Evaluating the role of kangaroo mother care on the lactation among the newborn low birth weight babies

Purnima Margekar, Premlata Parekh, Shubha Laxmi Margekar


Background: A universally available and biologically sound method of care for all new-borns, but in particular for premature babies, with three components including skin-to-skin contact, exclusive breastfeeding and support to the “mother infant dyad”. The present study was done to evaluate the role of kangaroo mother care (KMC) on the lactation.

Methods: A prospective case control study of KMC was conducted in a teaching institution with a tertiary level neonatal intensive care unit (NICU) over a 12-month period from August 2013 to August 2014 on 50 new-borns weighing less than 1.8 kg. In order to provide KMC, special bag or kangaroo pouch was designed to keep the baby in close contact with mother. The primary outcome variable was “breast feeding”. Mode of feeding at admission to either group was noted down. Before allocating to either group, it was assured that baby was tolerating enteral feeds & there was no regurgitation.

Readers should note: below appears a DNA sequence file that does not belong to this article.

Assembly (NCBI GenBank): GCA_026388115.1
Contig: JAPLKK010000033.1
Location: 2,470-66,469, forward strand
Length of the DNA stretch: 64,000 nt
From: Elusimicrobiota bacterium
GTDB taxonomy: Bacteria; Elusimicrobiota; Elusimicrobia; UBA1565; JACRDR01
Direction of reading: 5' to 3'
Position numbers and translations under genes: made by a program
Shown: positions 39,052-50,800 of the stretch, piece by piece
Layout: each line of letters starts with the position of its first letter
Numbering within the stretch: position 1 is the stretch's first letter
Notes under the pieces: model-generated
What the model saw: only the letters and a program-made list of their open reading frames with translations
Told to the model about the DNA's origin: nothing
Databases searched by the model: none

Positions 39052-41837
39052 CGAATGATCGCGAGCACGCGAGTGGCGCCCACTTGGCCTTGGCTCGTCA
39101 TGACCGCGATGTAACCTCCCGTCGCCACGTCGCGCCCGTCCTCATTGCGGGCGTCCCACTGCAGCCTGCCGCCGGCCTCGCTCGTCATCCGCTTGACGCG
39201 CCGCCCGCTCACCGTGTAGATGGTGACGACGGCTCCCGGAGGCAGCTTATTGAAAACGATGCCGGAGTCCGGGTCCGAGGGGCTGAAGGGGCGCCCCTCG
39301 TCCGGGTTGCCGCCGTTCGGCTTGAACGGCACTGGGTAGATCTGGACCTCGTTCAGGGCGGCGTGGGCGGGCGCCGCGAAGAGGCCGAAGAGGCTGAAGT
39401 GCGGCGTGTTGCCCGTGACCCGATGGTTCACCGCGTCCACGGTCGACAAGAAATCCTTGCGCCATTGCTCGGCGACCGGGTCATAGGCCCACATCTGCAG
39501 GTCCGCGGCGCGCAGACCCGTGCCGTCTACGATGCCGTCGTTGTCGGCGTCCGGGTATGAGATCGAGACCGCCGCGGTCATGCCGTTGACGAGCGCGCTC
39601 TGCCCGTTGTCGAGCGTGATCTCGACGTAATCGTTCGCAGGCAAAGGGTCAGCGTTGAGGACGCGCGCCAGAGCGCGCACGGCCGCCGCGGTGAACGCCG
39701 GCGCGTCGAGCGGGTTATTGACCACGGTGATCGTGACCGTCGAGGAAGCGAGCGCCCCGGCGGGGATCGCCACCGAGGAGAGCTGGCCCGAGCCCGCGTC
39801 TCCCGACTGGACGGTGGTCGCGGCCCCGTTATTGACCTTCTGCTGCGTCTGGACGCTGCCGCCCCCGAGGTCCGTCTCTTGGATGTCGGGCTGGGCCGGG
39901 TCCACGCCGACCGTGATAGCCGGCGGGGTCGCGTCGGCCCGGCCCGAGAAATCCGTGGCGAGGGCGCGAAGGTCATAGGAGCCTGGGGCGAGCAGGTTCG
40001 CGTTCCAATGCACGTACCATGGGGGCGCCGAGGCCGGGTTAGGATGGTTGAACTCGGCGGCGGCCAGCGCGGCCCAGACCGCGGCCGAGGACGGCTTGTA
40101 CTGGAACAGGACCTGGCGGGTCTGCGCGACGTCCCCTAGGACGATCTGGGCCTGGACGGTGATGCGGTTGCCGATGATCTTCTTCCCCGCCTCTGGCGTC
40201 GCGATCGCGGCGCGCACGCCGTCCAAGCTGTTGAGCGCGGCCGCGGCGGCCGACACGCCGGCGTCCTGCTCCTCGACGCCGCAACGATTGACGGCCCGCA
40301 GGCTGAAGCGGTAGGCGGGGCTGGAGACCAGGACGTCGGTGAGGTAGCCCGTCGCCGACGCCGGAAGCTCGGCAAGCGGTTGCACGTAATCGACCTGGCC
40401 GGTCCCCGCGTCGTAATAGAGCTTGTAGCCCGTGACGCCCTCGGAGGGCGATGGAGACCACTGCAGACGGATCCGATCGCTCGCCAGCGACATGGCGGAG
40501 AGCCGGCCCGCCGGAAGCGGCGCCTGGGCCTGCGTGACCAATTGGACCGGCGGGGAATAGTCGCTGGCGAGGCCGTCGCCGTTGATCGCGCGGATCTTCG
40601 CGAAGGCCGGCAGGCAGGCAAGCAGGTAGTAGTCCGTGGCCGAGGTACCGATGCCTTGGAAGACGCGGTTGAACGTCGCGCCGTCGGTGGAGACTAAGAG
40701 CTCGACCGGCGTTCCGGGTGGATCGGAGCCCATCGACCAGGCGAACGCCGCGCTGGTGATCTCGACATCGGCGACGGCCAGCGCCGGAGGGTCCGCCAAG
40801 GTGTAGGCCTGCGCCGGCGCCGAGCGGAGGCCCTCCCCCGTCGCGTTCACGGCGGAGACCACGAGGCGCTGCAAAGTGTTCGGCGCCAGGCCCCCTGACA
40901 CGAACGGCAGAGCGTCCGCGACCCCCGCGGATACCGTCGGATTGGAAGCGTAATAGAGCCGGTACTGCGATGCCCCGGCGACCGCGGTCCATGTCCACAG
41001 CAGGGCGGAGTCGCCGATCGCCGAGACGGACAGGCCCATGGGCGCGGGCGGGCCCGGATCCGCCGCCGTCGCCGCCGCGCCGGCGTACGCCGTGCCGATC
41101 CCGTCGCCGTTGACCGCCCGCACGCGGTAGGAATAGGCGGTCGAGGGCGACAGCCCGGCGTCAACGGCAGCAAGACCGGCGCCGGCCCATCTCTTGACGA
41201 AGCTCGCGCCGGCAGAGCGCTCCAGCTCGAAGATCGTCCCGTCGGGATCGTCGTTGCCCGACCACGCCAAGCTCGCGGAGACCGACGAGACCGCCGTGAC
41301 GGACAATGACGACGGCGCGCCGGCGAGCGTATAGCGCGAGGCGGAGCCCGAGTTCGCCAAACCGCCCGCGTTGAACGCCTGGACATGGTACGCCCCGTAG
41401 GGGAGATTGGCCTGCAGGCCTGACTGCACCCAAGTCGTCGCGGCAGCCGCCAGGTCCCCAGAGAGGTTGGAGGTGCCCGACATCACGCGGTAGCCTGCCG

Results: Sixty six percent of neonates in case group and eighty percent of control group were on tube feed while 30% of case group and 16% of control group were on spoon feed at the time of enrolment in study. Spoon feeding plus breast feeding was established 28% of KMC group and in 4% control group, while only breast feeding was established in 30% of KMC group and 26% of control group on discharge.

Conclusions: More babies in KMC group were shifted to breast-feeding on discharge. In addition to that KMC group demonstrated more weight gain and duration of stay was shorter in them.


Breastfeeding, Lactation, Neonatal intensive care unit, New born

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